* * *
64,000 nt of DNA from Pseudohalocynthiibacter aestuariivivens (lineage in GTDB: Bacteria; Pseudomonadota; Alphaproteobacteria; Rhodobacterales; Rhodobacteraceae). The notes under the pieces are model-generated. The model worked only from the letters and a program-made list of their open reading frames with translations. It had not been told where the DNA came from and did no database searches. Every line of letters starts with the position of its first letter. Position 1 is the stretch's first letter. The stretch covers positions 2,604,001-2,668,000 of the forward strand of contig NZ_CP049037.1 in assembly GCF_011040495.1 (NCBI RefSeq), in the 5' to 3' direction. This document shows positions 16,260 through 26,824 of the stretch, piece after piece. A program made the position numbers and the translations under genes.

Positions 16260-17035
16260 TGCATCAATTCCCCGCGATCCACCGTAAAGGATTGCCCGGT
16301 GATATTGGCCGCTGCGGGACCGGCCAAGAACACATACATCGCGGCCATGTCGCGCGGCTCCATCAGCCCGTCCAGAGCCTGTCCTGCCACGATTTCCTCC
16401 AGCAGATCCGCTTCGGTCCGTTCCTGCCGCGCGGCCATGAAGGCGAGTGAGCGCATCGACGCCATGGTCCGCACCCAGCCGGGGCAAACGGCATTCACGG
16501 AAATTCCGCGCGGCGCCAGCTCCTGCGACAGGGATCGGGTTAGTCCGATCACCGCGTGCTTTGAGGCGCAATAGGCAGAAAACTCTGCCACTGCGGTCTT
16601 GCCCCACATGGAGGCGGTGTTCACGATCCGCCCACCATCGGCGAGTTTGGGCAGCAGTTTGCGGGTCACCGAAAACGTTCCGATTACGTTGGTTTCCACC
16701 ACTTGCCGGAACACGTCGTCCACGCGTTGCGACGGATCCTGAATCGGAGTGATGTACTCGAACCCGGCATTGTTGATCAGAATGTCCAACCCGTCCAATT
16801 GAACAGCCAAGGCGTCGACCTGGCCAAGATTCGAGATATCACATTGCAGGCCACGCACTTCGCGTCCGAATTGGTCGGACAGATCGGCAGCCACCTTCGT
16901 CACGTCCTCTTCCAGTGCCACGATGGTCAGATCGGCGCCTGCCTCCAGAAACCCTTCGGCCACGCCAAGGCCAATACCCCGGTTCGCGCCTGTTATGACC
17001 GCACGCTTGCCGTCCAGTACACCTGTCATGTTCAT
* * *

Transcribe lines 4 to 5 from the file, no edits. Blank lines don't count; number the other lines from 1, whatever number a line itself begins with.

16301 GATATTGGCCGCTGCGGGACCGGCCAAGAACACATACATCGCGGCCATGTCGCGCGGCTCCATCAGCCCGTCCAGAGCCTGTCCTGCCACGATTTCCTCC
16401 AGCAGATCCGCTTCGGTCCGTTCCTGCCGCGCGGCCATGAAGGCGAGTGAGCGCATCGACGCCATGGTCCGCACCCAGCCGGGGCAAACGGCATTCACGG